about the author
Deputy Country Director of Tajikistan
Heather Hill joined WFP as a Public Information Officer in 1998.
On a cold winter day in the mountains on the western edge of Tajikistan, Rajabgul Rasulova has just had a rare taste of happiness in her life of hardscrabble survival. Thanks to a WFP food distribution, she now has something to put on the table for the family New Year celebration.
DUSHANBE -- With the important New Year Day celebration looming, the wheat flour, vegetable oil, dried peas and salt that Rajabgul has collected today will give her a small measure of freedom from penury and desperation.
As the food is taken to her home on a truck rented collectively by other widows and abandoned wives from her village, she stays behind at the WFP distribution site to talk about her life in this small, Central Asian country.
“Before [WFP food], my relatives and neighbours gave me food but it wasn’t enough,” she says. “So I took my children to other people’s houses and asked them to feed my children. Sometimes the people pushed me away, but I had to do it, I had to try to get my children fed.”
WFP distributes a two-month food ration to the most vulnerable families in Tajikistan at two times of the year – in the pre-harvest “lean season” and before the winter sets in. This year, WFP gave food to some 250,000 people in November and December, the biggest such distribution in four years.
The memory of the humiliation makes her weep. The gaunt, 42-year-old woman wipes her eyes with a cloth and continues talking to a WFP field monitor at the food distribution in Essanboy district, because she wants to tell her story -- a story of unending struggle and sacrifice.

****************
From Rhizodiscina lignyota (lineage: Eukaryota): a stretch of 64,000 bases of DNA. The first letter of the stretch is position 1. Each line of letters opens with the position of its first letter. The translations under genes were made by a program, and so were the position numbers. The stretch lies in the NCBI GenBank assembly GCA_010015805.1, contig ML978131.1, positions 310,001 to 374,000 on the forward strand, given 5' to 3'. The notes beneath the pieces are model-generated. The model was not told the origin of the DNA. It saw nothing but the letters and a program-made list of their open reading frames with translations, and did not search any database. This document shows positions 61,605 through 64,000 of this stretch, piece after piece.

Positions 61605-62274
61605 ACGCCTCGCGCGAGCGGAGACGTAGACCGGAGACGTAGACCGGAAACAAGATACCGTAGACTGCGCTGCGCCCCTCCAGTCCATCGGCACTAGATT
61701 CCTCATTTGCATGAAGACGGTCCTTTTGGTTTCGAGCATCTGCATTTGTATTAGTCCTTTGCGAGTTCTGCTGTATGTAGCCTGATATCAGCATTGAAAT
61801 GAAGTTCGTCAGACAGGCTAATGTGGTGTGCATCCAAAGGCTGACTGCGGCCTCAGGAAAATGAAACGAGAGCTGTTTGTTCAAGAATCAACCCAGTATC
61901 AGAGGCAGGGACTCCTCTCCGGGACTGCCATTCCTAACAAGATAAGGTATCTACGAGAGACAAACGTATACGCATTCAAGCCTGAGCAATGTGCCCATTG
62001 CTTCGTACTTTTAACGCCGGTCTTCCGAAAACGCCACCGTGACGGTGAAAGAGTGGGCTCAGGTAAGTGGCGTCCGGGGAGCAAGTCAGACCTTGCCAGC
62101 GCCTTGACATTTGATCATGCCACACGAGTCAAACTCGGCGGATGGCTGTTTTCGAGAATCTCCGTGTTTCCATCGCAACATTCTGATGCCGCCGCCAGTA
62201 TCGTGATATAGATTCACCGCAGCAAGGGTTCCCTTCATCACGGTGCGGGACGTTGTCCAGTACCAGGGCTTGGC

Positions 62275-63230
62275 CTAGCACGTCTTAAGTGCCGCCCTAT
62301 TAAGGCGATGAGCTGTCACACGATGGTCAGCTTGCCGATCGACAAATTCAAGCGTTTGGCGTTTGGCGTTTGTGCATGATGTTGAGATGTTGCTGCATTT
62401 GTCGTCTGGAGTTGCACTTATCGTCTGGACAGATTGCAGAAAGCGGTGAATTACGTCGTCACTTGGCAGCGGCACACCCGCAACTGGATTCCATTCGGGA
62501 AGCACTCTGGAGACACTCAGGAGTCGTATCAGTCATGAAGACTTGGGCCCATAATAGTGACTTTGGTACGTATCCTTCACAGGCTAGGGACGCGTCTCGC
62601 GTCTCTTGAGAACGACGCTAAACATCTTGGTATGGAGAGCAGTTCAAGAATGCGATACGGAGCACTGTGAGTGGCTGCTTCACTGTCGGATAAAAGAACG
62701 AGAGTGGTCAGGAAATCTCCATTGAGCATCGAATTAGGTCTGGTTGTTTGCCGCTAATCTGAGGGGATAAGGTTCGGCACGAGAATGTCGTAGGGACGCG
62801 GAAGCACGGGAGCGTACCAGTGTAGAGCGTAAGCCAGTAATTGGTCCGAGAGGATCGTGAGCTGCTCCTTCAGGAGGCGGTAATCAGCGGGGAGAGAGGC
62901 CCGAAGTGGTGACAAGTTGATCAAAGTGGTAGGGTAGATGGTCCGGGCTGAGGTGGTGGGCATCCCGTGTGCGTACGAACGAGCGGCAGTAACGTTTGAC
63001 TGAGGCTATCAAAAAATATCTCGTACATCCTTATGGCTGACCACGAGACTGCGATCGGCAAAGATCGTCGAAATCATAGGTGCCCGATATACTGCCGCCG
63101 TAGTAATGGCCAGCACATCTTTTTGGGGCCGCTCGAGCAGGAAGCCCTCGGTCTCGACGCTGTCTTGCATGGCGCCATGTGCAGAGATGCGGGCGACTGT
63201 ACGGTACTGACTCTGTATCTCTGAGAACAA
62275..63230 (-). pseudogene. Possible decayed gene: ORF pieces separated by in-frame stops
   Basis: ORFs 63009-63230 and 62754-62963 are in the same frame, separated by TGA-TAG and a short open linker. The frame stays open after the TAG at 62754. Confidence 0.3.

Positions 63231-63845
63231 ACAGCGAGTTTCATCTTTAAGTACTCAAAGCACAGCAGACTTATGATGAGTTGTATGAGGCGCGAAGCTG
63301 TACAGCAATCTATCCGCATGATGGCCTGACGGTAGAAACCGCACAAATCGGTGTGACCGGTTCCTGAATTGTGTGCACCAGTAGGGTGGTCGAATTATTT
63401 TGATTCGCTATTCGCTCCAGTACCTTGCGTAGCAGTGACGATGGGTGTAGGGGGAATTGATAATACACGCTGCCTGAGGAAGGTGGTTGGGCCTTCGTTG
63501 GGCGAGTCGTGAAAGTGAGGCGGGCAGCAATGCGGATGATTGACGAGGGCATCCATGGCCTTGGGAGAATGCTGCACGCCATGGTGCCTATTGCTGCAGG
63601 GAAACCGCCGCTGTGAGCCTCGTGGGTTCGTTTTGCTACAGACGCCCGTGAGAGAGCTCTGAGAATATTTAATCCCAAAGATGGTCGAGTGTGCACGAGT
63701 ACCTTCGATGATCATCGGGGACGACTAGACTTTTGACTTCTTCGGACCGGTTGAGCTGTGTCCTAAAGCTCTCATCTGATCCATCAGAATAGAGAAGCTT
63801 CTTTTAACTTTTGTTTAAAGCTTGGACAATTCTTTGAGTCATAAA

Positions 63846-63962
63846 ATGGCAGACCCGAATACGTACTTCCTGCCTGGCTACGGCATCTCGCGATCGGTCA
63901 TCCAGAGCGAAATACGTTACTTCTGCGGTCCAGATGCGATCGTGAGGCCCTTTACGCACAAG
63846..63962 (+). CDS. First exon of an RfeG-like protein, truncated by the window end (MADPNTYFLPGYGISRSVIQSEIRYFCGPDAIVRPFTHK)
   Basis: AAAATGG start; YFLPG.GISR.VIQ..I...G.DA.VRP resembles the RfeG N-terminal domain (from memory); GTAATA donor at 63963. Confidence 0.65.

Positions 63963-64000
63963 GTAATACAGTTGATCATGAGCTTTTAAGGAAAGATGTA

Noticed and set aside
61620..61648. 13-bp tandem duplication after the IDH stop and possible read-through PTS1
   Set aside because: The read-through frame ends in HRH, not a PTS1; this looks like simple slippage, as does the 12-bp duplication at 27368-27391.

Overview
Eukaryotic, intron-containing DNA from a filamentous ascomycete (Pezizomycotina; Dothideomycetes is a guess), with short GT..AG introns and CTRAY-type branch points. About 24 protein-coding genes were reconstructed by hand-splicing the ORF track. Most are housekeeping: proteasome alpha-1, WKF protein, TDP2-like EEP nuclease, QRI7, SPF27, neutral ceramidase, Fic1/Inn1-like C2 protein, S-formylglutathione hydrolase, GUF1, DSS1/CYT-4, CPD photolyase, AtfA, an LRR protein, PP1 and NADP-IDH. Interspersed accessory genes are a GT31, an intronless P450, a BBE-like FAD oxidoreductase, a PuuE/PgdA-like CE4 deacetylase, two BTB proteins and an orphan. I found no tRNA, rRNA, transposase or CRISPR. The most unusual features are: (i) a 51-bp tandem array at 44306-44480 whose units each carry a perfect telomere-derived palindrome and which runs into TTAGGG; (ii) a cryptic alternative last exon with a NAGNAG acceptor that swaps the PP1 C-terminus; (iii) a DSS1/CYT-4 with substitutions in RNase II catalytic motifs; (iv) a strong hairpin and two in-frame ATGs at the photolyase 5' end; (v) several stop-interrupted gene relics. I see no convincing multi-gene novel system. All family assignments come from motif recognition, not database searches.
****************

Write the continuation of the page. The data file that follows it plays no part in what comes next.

In Tajikistan, the poorest country in the Commonwealth of Independent States (CIS), the burden of rural poverty is shouldered mostly by women, who raise the children alone after their husbands disappear into Russia’s remittance labour pool, move away to take a second wife, or die.
Rajabgul’s own husband died in 2008. She had spent more than 20 years taking care of a man who she realized was mentally ill six months after the marriage arranged by her family took place. She and the three children – aged 17, 15 and 12 – continue to live in a decaying house built in Soviet times in a village on the border with Uzbekistan.
"I have no land or livestock,” Rajabgul points out when we visit her home. “Sometimes I can work for a neighbour and they will give me something to eat.” The family’s diet is unchanging – tea and bread in the morning, soup made of peas, onions and water for lunch and tea with what remains of the soup for supper. Rajabgul buys potatoes and onions in the market because she has no water supply to grow her own vegetables. Fruit is a luxury beyond her means.
She and the other villagers get their drinking water from the river, hauling it half a kilometer in plastic containers. They let the water sit for a day until the mud settles and then use it for drinking or cooking. They also harvest rainwater in containers on the roof of the houses. Rain and the firewood they collect on the high mountain slopes are the only free things in their lives.
And yet, amid the hopelessness, today Rajabgul has felt happy. She has food for the New Year family celebration, she has told her story to a sympathetic listener and shown visitors around her home. Impulsively, Rajabgul hugs the WFP staff member and kisses her cheek. Her sudden smile lights up her face.